More Concussions in Poway Soccer Players

jeffrey-f-lin-750541-unsplash-copy-300x200More research funds are going toward sports-related concussion studies and concussion risks for youth athletes. We often think about football and other contact sports when we consider traumatic brain injury (TBI) risks, yet many different sports and recreational activities can put young athletes at serious risk of sustaining a concussion.

A recent study conducted by researchers at Northwestern University found that concussions are more common than we previously thought among female soccer players. Nearly 30% of all soccer injuries are concussions. To put that number in perspective, about 24% of all football injuries are concussions. To put that another way, more girls suffer sports-related concussions playing soccer in high school than do boys who play football.

Girls Soccer Players Suffer Head Injuries More Often Than Boys Soccer Players

Male youth athletes frequently are the focus of sports-related concussion studies given that football—the contact sport with the most prominence when it comes to head injury risks—is populated largely by males. However, female athletes also are at serious risk of sports-related concussions, especially female youth soccer players. When we look at both men’s and women’s soccer, youth women’s teams “tend to have more concussions than boy,” according to the authors of the study.

Soccer is actually among the most dangerous sports for young female athletes when it comes to head injuries, according to the study. The researchers explored concussions risks and rates in numerous high school sports, including but not limited to soccer, basketball, softball, baseball, wrestling, and volleyball. In those sports, female soccer players tended to have the highest number of concussions.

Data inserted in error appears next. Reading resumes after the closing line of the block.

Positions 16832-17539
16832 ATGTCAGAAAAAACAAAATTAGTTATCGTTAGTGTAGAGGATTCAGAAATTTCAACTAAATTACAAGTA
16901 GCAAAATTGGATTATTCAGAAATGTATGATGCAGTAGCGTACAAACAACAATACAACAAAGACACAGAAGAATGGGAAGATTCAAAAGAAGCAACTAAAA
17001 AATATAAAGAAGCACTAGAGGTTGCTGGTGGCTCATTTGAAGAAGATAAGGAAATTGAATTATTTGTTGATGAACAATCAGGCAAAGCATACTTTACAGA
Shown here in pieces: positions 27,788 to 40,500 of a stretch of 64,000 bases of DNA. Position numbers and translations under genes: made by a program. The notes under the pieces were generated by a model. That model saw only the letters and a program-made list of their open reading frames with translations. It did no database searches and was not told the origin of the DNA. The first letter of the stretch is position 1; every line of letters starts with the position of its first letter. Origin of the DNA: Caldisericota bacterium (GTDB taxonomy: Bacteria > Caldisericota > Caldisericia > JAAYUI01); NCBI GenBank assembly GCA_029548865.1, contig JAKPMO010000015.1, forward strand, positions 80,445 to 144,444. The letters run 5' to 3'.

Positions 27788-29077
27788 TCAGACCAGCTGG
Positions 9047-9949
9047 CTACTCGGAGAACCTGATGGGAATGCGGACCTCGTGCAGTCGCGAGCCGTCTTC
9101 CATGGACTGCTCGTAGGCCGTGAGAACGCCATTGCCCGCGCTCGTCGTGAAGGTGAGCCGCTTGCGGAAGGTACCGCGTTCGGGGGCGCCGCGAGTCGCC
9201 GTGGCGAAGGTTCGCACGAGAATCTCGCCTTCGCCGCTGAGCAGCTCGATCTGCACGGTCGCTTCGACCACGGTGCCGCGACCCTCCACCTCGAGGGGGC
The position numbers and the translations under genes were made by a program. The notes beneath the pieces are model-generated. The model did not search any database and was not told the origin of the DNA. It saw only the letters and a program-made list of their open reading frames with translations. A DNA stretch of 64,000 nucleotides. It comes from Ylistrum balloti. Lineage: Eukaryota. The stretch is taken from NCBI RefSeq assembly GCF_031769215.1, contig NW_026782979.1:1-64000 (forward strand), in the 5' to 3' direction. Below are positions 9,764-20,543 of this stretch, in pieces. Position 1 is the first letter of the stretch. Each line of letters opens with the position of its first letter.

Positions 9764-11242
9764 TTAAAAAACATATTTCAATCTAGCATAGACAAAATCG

Concussions are Becoming More Common in Youth Sports

One of the most worrying aspects of the study is that the researchers concluded concussion rates are rising in youth sports generally, despite the attention coaches and schools are paying to concussion and TBI protocols. Why are more girls who play soccer suffering concussions?

Some commentators believe there is a gender gap in athletic training. In general, youth athletes do not have as much experience as college-level or professional players. Yet sometimes parents question whether girls soccer players are receiving the same training as boys soccer players surrounding proper ways to fall on the field, as well as how to head a soccer ball. Even with the best training, however, sports-related concussions can still occur.

Schools do have concussion protocols in place, but it is always important to think about improvement — better ways to train players to avoid and to deal with injury, and better ways of emphasizing the importance of self-reporting symptoms of a concussion. Many youth athletes do not tell coaches or parents when they have signs of a concussion, which can make recovery much more difficult.

Seek Advice from a Poway Brain Injury Lawyer

Youth concussions often occur because of another party’s negligence. If your child suffered a TBI while playing high school sports, you should learn more about your legal options. An experienced Poway brain injury attorney can speak with you today. Contact the Walton Law Firm to learn more about how we assist injury victims throughout San Diego County.

See Related Blog Posts:

More Than Concussions Cause CTE, New Study Says

FDA Approves New Blood Test to Detect Concussions

(image courtesy of Jeffrey F Lin)

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